Augment with two female leads to bring out the flavour, one young and zesty, the other experience incarnate for the more mature palate- the Cagney & Lacey of our times (but homegrown, not the US strain).  Recite the words “That’s why people with experience are so invaluable, a fact people forget in our throwaway society” as you stir vigorously and then set the packaging aside for recycling.

For more intense flavour don’t make this drink at home; you need to be standing in a deserted class room, with Maths formulae on the board and the cheers from a lively sports match filtering in through the half open window.  Sort of Tom Brown’s Schooldays meets Good Will Hunting.

Sprinkle in a pinch of politics: not too much, perhaps the latest version of cost cutting of the criminal justice budget or a debate on the vagaries of juries.

Optional extra (particularly recommended for voyeurs) is the proposition that criminal court trials should be filmed live for TV viewing and “education” of the general public.

Pour carefully into your cocktail shaker and add the secret ingredient (no longer secret as I am telling you what it is); namely a New Scientist article on AI and lying.  This is the article which includes the explanation that tiny, facial movements, invisible to the naked eye, but filmed, collated and “judged” by computer, can indicate whether a person is telling the truth or telling a lie.  (Don’t mix it up with other equally interesting but different pieces, like the one on computers joining the dots of what happened at crime scenes or pinpointing petty crime on CCTV from people’s body language.  These other commentaries will keep, if refrigerated unopened, for another day.)  Agitate briefly but with dedication to the task.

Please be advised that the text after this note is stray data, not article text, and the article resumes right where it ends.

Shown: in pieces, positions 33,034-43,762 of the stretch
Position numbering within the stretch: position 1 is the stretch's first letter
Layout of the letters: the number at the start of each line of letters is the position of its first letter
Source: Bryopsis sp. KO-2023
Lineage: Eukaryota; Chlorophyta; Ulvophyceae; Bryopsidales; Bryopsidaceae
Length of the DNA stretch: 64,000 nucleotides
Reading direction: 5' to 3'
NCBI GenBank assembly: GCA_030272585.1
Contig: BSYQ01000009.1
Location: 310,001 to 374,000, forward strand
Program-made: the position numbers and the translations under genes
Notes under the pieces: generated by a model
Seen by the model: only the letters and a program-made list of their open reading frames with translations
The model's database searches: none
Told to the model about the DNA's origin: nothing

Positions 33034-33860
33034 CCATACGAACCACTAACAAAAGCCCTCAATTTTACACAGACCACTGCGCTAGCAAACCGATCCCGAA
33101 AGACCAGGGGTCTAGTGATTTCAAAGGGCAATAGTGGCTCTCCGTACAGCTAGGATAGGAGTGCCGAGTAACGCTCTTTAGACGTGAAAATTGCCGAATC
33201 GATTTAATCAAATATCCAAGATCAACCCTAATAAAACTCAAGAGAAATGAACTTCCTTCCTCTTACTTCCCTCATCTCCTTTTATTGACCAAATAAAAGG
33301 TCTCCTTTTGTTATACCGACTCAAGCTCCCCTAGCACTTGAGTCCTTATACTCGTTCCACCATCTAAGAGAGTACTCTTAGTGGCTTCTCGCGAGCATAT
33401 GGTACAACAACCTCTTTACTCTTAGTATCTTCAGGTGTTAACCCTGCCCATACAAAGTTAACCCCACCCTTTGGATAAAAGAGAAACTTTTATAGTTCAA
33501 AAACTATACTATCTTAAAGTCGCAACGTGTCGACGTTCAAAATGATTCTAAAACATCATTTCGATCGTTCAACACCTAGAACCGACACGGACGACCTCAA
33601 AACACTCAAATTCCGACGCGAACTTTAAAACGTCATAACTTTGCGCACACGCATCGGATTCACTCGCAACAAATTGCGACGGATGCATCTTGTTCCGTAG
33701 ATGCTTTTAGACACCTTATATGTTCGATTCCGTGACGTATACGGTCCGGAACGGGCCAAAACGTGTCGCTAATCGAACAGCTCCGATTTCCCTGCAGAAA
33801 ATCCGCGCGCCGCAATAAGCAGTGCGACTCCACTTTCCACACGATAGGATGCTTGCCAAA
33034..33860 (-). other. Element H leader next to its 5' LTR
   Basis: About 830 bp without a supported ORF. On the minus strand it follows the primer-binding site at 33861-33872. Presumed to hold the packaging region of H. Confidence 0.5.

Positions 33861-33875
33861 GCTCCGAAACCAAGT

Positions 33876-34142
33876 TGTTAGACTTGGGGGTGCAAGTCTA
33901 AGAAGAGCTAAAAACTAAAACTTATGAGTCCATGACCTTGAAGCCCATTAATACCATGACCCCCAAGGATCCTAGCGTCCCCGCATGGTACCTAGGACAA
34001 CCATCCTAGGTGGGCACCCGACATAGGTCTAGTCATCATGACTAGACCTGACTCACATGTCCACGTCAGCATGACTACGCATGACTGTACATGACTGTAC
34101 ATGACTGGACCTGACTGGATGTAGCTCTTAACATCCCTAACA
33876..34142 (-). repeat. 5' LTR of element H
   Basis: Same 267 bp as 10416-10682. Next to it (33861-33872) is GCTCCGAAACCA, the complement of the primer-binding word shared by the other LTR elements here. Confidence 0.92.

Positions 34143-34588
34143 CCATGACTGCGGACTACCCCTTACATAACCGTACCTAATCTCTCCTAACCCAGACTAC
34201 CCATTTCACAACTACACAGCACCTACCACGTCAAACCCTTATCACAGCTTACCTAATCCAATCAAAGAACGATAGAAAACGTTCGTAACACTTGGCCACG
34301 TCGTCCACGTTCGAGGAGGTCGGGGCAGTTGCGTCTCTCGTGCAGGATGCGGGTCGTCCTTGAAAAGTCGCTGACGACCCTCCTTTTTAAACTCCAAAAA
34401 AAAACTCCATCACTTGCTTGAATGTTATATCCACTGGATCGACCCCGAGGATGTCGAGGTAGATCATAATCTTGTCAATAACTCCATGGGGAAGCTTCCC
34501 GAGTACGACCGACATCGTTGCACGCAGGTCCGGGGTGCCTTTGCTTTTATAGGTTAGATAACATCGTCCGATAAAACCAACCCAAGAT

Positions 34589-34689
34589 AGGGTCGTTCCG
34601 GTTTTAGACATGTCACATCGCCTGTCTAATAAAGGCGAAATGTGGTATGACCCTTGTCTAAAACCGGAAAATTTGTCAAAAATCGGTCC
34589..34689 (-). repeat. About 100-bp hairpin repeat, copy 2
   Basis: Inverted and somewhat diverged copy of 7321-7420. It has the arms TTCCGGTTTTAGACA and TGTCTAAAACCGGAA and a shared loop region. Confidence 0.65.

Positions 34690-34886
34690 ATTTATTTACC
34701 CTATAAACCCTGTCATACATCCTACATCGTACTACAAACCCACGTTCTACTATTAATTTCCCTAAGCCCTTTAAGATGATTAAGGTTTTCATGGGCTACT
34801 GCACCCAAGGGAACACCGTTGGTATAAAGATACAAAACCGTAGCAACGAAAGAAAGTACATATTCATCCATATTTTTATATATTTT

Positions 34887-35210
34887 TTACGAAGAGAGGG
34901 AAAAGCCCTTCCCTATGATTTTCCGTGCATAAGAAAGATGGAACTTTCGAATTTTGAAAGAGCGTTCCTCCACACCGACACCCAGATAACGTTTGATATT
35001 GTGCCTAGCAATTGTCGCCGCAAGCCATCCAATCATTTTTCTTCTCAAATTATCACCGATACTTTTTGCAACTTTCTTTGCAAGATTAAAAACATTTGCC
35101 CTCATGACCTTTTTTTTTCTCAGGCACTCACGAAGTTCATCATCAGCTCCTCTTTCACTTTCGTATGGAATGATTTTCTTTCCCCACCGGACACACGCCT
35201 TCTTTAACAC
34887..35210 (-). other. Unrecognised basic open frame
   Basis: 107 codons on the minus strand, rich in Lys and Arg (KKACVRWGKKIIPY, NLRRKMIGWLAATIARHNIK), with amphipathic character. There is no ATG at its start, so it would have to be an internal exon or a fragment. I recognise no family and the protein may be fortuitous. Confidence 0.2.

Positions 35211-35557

The result – a zingy, flies off the shelves, formidable, multi-layered brew entitled “The Pinocchio Brief”.

I hope you guys have enjoyed this post!

Check out this video of Abi Silver talking about The Pinocchio Brief

Buy The Pinocchio Brief here:

Check out Abi Silver here:

Until next time :)

Wednesday 19 July 2017

5* BOOK REVIEW | 'Release' by Patrick Ness

Hey guys, and happy Wednesday! Today I am really excited to share with you a review of a brilliant book I read about two weeks ago. This book has been one of my most eagerly anticipated books of this year, and I requested this as soon as it appeared in my inbox! Unfortunately I had to wait until I got back from uni to tear it out of it's packaging and dive right in... but it was as fabulous as I anticipated so definitely worth the wait!

I was kindly sent Release by Walker Books in exchange for an honest review <3